That's how I felt tonight. I've made tons of progress over the last few years, but I'm still not getting on the ride yet. Only the line in dancing almost never ends, but it's still nice to see the progress occasionally.

I have to admit I'm the personality type that feels best with constant improvement. While I may be better than some others, I primarily compete with my concept of my potential, so it always provides plenty of room for improvement.

For me, going out on a different night and/or different club is helpful to keep my overall perspective, and I suspect it will do the same for you.

I'm curious; what do you do to keep your perspective fresh? Let me know via the comments link below.

Happiness is having a large, loving, caring, close-knit family in another city.
-George Burns


  1. Living in a small town with a cute small salsa scene is a very limited perspective :(

    In our hometown there is just one location playing salsa ... sometimes, that is, usually they play a lot raeggeton and merengue and only occasionally salsa.

    A few local dancers privately rented a room to social dance salsa once a week, usually about 10, up to 30 people coming there for dancing. Nearly all dance cuban, we are about the only couple dancing more LA style than cuban, and have been told a few times that we look very different.

    This makes it a bit difficult to keep a fresh perspective. And difficult to improve since we got only three salsa teachers here.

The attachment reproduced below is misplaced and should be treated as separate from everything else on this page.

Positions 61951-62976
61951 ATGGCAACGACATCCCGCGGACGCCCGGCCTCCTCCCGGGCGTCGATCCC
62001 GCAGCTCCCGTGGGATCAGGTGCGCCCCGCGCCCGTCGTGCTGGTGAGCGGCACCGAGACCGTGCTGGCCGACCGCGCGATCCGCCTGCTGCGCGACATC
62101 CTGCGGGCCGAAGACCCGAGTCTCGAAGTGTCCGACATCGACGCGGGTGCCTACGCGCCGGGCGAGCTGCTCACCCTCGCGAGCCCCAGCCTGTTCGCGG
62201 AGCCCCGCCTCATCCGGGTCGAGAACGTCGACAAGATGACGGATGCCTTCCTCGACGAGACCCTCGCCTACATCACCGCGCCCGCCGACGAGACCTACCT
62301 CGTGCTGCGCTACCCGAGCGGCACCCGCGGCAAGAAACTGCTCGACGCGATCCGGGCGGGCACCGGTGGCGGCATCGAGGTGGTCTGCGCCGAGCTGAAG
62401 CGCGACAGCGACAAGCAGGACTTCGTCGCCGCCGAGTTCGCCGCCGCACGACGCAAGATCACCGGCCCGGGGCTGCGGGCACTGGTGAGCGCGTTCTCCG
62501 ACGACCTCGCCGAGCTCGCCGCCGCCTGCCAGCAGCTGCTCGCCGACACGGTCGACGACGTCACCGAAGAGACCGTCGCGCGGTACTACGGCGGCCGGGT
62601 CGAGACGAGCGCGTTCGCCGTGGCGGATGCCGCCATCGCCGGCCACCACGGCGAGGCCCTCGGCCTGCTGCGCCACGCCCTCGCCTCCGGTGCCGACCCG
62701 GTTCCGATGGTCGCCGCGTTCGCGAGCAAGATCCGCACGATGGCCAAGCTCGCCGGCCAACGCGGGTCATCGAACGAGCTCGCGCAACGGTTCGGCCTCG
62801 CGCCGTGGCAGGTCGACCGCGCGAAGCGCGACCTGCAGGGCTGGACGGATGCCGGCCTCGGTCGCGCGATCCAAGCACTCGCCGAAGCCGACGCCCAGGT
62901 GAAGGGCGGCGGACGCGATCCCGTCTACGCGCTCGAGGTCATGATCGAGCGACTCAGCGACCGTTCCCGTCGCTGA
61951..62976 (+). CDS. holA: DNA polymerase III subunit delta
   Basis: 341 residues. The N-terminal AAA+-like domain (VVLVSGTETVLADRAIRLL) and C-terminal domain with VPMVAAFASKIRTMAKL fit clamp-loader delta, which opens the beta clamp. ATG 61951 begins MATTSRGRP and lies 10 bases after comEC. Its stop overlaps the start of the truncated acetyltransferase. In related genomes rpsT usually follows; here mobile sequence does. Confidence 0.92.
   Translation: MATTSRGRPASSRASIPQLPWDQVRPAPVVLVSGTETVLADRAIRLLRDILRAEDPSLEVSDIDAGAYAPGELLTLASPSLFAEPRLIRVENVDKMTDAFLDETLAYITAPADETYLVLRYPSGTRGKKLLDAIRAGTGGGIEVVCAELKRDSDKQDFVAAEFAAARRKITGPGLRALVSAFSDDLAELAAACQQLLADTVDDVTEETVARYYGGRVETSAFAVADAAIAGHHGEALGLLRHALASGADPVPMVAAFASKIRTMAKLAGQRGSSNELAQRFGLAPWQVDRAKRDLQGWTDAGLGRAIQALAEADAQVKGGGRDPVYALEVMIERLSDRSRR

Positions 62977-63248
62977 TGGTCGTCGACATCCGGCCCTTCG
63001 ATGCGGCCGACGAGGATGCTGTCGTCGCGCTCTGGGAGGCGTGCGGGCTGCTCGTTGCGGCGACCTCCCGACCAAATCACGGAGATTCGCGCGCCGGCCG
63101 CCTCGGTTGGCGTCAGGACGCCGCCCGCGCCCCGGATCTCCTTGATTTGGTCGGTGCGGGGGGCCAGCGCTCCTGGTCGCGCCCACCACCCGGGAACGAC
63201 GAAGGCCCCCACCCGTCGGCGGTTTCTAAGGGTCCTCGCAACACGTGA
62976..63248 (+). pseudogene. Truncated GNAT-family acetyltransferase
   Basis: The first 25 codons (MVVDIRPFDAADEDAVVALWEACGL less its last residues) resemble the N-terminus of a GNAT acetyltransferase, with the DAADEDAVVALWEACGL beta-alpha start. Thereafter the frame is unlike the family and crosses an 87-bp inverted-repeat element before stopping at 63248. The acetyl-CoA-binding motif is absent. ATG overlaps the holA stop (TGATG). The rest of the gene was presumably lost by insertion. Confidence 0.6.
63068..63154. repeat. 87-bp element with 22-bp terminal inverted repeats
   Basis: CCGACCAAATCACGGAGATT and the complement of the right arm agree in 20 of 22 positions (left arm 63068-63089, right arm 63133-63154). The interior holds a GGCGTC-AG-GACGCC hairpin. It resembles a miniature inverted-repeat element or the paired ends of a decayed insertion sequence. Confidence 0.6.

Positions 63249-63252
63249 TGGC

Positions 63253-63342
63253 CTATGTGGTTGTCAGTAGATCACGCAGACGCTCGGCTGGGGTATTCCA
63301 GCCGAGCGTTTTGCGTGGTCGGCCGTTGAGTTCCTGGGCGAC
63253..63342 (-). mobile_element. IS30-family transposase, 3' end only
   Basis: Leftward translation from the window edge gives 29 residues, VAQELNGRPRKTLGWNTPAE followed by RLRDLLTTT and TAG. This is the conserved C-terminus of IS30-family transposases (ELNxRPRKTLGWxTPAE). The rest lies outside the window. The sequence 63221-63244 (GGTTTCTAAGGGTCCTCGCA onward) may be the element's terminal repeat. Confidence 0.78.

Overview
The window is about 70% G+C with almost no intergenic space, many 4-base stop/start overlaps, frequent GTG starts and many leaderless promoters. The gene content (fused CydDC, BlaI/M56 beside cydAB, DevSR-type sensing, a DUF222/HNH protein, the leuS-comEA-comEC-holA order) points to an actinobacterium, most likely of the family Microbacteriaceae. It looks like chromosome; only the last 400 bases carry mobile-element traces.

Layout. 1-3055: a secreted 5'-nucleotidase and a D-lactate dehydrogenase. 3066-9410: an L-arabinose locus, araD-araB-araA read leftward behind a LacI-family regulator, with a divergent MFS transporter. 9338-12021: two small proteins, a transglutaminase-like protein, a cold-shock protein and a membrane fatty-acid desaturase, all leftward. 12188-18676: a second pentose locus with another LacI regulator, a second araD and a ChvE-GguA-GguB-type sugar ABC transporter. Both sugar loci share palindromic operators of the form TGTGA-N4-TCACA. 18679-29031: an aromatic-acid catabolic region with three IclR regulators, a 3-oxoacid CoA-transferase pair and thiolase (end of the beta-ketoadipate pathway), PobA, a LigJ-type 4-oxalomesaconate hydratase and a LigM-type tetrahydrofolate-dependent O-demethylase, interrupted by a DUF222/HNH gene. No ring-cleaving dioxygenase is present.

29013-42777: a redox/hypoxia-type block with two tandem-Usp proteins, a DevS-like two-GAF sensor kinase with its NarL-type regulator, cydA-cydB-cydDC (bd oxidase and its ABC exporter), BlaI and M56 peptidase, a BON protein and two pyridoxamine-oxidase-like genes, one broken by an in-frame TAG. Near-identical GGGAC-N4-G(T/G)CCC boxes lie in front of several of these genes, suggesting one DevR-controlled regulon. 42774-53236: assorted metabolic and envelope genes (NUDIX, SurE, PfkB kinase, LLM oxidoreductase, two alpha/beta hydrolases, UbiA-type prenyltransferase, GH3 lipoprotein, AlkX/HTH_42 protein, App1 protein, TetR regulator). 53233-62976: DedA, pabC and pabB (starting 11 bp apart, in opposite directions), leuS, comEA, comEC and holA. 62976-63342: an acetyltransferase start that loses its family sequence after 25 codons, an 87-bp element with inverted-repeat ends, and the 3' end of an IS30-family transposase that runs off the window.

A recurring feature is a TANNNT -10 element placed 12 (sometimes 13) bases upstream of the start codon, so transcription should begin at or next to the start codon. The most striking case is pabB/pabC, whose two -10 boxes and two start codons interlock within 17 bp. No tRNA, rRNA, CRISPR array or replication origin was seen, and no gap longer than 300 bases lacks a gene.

We usually use DVDs.

    So in our hometown we are, well, big fish maybe, but mainly we are strangers.

    Last weekend we've been to the salsa festival in Hamburg, in a crowd with a lot of very good dancers - there for a short time (after a lot of hours with workshops) I really felt like I will never learn how to dance salsa properly, even though I dance ballroom for more than a decade now. Well, you probably know that feeling :(

    Well, let me tell you, it was a big change of perspective! :)

  2. I know the feeling. You'll see my follow-up article the next night.

    As long as it's kept in balance, seeing both ends of the spectrum is a win. I am constantly amazed how much learning material is available via DVDs and YouTube. Imagine learning salsa just 5 years ago, when DVDs were young (and expensive) and YouTube didn't even exist. Now we can see dancers from around the world via the web.

    A great time to be learning/dancing!

  3. *grin* I don't have to imagine how it was to learn salsa five years back, I've been there and know it first hand, 2001/2002 must have been the first time I started.
    The only way was one local instructor who was not that good at explaining moves, he hoped you get them when he showed them, and who never said much about lead&follow, tension and stuff. I stopped after a year or two because I ran out of options to improve, and because there was no place around where I actually could dance the stuff to practise outside of classes.

    I started again last year, this time I got better conditions: DVDs, Youtube, a lot of huge salsa-festivals around germany, we rented a room for practise and there is a private salsa party once a week.

    Now I probably will have to start teaching salsa to get a bigger crowd for this dance here :)


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Don Baarns - Unlikely Salsero